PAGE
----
What Does Compression Do? (Part 2)

I’ve seen them. You’ve seen them too and had the same thought- what are those goofy looking socks that runners are wearing these days, and what does that guy know that I don’t? Maybe you are that guy and can tell us all, in which case I’ll take a break from writing this week.

 

Continuing our theme from the last fun-filled and thrills-a-minute blog, we are addressing forms of compression socks. Last time we discussed those that are worn out of necessity, now we can discuss those worn as a performance enhancement (settle down, young stallion, these are socks). It seems that compression socks are becoming increasingly more popular in running. I don’t have any hard facts to back that up, I am just noticing it more. And I wonder as well what the research has to say about the efficacy of these devices.

 

Well as it turns out, the science is not entirely supportive, no pun intended. It is clear that the socks aid in venous return, that is, the return of the blood in the veins back to the heart, and they do compress the muscles. And intuitively it would seem there is a benefit to those actions. However, multiple research studies have failed to demonstrate a real benefit or competitive advantage to those who wear compression stockings while running. Like many other devices and remedies that seem to make intuitive sense, after real objective study the benefits just may not be as apparent as we would imagine.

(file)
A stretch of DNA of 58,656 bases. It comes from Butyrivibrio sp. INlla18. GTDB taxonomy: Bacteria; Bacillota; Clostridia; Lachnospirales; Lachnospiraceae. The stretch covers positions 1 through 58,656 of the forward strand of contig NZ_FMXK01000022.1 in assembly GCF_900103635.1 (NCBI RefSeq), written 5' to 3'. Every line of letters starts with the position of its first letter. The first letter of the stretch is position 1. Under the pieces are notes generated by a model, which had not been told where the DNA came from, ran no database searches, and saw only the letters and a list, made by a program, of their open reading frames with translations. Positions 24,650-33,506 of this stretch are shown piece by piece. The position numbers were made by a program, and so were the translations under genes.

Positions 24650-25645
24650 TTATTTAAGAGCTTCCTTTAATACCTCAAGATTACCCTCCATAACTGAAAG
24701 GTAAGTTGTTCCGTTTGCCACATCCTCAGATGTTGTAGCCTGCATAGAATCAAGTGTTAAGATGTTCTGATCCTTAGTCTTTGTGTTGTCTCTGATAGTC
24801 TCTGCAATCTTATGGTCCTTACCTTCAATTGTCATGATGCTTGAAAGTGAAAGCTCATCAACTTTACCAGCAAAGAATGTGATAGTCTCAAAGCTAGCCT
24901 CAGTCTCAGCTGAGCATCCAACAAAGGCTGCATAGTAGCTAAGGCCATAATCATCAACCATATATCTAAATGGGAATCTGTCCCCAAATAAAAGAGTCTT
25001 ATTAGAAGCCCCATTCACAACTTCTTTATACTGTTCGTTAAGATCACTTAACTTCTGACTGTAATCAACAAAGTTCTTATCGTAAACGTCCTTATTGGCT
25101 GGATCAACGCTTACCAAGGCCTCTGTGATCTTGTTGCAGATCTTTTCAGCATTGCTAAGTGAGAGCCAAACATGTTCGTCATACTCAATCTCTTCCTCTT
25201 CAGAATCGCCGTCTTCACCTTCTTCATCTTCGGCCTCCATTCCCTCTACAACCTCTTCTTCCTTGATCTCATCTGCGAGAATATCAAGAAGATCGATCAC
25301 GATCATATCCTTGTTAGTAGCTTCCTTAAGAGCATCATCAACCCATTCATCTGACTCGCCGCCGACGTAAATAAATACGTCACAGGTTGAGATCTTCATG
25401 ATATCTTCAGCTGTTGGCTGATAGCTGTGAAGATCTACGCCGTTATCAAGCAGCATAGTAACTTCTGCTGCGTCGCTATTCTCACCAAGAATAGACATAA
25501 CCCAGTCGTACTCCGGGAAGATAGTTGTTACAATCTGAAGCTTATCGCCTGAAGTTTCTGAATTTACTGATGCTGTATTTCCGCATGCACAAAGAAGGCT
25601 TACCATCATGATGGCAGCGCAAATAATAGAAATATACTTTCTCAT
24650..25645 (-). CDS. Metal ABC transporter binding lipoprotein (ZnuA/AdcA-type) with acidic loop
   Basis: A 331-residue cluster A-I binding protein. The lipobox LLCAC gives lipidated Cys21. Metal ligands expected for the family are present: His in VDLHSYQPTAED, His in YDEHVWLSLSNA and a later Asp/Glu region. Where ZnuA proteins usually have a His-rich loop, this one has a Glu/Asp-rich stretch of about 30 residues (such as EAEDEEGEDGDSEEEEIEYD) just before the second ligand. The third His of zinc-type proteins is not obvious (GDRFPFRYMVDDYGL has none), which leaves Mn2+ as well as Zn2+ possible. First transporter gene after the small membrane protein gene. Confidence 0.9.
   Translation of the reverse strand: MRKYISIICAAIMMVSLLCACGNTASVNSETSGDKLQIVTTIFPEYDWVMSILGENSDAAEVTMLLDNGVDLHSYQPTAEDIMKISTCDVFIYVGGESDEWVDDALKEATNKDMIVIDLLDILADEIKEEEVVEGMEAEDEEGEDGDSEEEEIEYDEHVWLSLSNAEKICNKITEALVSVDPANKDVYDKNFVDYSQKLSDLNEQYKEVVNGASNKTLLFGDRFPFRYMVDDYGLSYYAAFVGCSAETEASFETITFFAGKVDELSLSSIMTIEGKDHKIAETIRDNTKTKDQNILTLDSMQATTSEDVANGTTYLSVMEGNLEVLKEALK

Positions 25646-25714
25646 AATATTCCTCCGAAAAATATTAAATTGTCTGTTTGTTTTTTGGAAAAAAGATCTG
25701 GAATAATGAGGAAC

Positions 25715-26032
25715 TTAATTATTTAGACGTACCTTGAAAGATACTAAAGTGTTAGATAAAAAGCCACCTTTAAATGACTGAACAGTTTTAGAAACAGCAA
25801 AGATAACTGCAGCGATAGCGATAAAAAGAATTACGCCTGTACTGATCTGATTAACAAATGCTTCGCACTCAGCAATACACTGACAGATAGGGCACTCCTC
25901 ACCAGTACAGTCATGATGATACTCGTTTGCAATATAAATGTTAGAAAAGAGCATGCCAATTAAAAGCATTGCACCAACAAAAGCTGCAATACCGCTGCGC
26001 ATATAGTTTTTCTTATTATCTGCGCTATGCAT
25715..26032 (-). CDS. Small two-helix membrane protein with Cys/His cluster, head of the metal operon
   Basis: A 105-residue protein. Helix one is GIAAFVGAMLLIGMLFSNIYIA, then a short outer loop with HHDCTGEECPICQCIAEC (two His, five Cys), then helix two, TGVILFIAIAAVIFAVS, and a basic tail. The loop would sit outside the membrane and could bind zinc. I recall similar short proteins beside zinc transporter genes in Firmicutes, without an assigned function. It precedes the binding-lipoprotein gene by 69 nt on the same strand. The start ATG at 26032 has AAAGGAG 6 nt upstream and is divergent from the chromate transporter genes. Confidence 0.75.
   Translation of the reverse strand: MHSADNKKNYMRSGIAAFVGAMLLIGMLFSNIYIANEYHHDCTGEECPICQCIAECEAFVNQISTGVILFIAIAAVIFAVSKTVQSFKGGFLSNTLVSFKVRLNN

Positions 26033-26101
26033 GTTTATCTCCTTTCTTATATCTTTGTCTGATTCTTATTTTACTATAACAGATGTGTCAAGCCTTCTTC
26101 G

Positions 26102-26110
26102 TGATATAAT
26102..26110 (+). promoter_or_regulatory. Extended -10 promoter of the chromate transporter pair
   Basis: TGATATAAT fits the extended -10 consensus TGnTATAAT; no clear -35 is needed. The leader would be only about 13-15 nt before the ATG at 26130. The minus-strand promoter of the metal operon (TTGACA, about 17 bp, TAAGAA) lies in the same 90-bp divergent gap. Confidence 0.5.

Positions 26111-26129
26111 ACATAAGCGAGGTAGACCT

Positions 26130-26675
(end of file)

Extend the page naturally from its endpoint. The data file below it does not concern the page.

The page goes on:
And where does that leave us? The guys and gals in the goofy stockings may adamantly insist that there are real benefits to wearing compression stockings while running. And I generally don’t doubt that. Sometimes there are intangible benefits to remedies that can’t be measured or perceived in a scientific study. For example, I know foot orthotics are beneficial for my patients and can help heal a wide variety of foot ailments, although studies have failed to demonstrate a real long term benefit. If the remedy or device works, and it is not harmful or a hindrance to real proven therapies, then the upside is clear. And if it’s all a placebo- is that so bad?

 

So my dear NYC podiatry patients, if you are running in compression stockings and perceive a benefit, please continue with my blessing. Just do me a favor and run over there, farther away from me, I have an image to maintain.

 

See you in the office.

 

Ernest Isaacson